Endemol Shine Australia’s statement: 

“MasterChef Australia has always employed the highest standards of food safety and hygiene, and we now have an even keener focus on that. All recommendations outlined by Federal and State government health authorities are being followed.


Under the current circumstances, we are introducing new measures for the foreseeable future. These include, but are not limited to social distancing measures across every facet of the production and additional hand sanitising stations positioned around the set and offices.


On the set, changes will be made to the spacing of contestant cooking benches and gloves provided for team challenges where equipment may be shared, as well as when handling food in the pantry. Additional sinks have been added as dedicated hand washing stations, so as to separate from any food preparation. 


Judges will step up to taste individually portioned meals and no cutlery or plates will be shared.” 

 ‘MasterChef Australia: Back To Win’ continues at 7:30pm on Channel 10. 


Melbourne teacher tests positive to coronavirus

Published: (Updated: ) in Australian News by .

A teacher from a school in Melbourne’s north-west has tested positive to coronavirus as about 400,000 students begin to return to classrooms. 

Shades of Greyhound in Adoption Program

Published: (Updated: ) in Australian News by .

The state’s first dedicated greyhound adoption facility is now open, but not everyone is happy.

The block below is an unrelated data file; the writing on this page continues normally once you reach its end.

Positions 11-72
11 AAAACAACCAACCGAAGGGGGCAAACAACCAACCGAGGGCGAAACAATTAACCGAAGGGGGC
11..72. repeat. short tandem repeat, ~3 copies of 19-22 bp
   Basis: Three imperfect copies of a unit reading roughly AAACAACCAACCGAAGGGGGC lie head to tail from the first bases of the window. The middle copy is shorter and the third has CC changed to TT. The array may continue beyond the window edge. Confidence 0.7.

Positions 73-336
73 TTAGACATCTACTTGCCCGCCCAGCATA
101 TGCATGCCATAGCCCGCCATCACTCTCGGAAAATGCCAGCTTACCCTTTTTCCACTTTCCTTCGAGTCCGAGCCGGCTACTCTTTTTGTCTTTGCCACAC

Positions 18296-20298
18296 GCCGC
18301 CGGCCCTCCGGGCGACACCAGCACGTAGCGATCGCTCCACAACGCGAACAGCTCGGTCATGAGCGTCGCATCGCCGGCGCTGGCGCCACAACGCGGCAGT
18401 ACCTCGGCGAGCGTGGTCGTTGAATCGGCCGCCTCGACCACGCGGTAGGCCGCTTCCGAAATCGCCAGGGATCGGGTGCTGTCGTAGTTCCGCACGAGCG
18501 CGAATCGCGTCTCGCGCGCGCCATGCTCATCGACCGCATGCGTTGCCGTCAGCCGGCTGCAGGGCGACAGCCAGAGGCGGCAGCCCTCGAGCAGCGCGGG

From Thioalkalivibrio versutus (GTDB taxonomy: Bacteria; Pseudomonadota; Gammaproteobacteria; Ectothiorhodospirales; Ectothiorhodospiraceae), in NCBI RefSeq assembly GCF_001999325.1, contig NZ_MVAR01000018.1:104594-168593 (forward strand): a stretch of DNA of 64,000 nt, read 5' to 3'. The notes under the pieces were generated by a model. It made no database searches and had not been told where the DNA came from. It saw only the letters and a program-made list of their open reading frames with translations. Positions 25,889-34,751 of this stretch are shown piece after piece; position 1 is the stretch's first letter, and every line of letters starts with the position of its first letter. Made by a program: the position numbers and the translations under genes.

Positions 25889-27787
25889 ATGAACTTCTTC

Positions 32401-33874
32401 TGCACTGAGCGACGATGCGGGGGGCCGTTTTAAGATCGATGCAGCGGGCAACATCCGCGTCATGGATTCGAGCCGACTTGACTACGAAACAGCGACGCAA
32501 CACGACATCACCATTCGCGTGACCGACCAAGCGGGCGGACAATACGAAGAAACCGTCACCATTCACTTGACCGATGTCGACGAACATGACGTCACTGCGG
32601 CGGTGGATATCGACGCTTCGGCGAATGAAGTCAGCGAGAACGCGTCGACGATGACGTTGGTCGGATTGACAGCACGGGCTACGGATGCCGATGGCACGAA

“When I want to test my eyesight, I jump behind the wheel of a moving vehicle”, by Dominic Cummings

Published: (Updated: ) in Australian News by .

There has been a lot of speculation and innuendo about my movements throughout April when I was sick with coronavirus.

Coronavirus In Australia: How To Cope With Back-To-School Anxiety

Published: (Updated: ) in Australian News by .

Children return to campus for the first day of New South Wales public schools fully re-opening for all students and staff amidst the easing of the coronavirus disease (COVID-19) restrictions at Homebush West Public School in Sydney.  REUTERS/Loren Elliott

Like every unprecedented development during the coronavirus pandemic, Sydney mum Peri Wilson’s first reaction to schools returning in May was that of anxiety. 

With roughly two months of home-based learning under their belt, Wilson’s family had finally worked out “a good system” but face-to-face teaching resumes at schools this week and the decision comes with a certain amount of risk. 

Although health authorities along with state and federal politicians continue to say children are at less risk of spreading COVID-19 than adults, there are other worries of the minds of families. 

Australia has reported just over 7,100 COVID-19 infections, including 102 deaths, well below figures reported by other developed countries.

Here’s what you need to know: 

What’s Worrying Parents? 

For the Wilson family, it’s public transport. 

“My 13-year-old son goes to a high school that’s too far away to walk and in peak hour traffic is about a 15-20 mins drive each way,” Wilson told HuffPost Australia.